Raspberry Sauce

Preparation info

  • Difficulty


  • Makes

    ¾ cup

Appears in

The Baking Bible

By Rose Levy Beranbaum

Published 2014

  • About


frozen raspberries with no sugar added (one 12 ounce bag) 3 cups 12 ounces 340 grams
lemon juice, freshly squeezed 1 teaspoon (5 ml) . 5 grams
granulated sugar cup 2.3 ounces 67 grams


In a medium strainer suspended over a deep bowl, thaw the raspberries completely. This will take several hours. (To speed thawing, place the strainer in an oven with a pilot light or turn on the oven light.) Press the berries to force out all the juice. There should be about ½ cup/118 ml/4.5 ounces/128 grams of juice.

In a small saucepan over medium-low heat (or in a 2 cup microwavable measure with a spout, lightly coated with nonstick cooking spray), boil the juice until it is reduced to 2 tablespoons/30 ml/1 ounce/30 grams. If using a saucepan, pour the syrup into a glass measure with a spout, lightly coated with nonstick cooking spray, to stop the cooking and to cool.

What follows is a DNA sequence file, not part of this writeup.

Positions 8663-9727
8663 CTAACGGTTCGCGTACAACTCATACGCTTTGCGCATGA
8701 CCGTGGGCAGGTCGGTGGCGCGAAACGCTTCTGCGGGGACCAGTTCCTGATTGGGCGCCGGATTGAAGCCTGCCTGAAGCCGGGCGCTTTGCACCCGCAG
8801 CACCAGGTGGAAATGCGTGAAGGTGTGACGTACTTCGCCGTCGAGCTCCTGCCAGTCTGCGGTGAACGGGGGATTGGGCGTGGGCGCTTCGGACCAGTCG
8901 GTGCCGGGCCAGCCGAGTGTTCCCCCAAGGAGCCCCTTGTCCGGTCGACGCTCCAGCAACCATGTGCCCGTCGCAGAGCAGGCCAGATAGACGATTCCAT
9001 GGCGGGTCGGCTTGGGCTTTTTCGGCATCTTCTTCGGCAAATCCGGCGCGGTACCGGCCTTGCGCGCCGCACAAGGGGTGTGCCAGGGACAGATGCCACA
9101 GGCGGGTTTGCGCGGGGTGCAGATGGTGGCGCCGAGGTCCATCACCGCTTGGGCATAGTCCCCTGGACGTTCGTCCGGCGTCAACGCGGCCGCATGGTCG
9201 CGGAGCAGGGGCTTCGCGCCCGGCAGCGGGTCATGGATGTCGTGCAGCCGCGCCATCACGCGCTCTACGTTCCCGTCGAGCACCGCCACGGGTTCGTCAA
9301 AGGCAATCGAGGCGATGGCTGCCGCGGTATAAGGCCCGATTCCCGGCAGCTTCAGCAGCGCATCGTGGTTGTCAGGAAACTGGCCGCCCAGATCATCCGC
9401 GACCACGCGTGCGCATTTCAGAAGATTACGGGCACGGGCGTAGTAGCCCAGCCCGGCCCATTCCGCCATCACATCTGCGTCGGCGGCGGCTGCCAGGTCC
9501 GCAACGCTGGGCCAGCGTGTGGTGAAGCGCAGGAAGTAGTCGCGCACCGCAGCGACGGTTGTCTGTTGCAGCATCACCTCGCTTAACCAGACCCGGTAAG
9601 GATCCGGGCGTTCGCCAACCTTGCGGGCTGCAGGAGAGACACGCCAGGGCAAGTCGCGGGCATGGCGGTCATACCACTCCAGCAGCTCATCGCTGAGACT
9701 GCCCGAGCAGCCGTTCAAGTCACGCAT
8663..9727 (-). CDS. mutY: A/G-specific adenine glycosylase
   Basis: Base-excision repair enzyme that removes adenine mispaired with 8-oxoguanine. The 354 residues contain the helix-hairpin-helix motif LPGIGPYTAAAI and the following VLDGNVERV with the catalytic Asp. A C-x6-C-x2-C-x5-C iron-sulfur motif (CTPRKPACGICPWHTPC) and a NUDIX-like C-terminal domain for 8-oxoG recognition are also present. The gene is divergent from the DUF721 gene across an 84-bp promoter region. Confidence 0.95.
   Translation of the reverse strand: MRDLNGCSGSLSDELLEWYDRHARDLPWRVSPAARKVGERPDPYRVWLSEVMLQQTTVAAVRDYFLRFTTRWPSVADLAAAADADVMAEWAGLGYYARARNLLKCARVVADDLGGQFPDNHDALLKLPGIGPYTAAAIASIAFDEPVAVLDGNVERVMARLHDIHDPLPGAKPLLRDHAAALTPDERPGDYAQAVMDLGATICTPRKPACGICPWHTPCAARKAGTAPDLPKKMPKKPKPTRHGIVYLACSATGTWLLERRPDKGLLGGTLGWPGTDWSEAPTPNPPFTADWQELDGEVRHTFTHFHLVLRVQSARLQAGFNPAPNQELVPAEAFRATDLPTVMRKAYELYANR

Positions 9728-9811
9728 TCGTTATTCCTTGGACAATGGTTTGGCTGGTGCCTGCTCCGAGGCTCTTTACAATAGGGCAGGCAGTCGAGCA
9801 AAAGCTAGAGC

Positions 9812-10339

Puree and strain the raspberries with a food mill fitted with the fine disc, or use a fine-mesh strainer suspended over a bowl to remove all of the seeds. (Raspberry seeds are tiny and can pass through most food mills. Only the finest strainer will remove all of the seeds.) There should be about ½ cup/118 ml/4 ounces/113 grams of puree. Stir in the reduced raspberry syrup and lemon juice. There should be about cup/158 ml/5.1 ounces/145 grams of raspberry puree. (If you have less, add proportionately less sugar. The correct amount of sugar is half the volume of the puree.)

Stir the sugar into the sauce until it dissolves. You will need cup/79 ml/3.3 ounces/95 grams of sauce to make the raspberry mousseline.

The sauce can be stored for 10 days refrigerated or for 1 year frozen. It can be thawed and refrozen at least three times without flavor loss.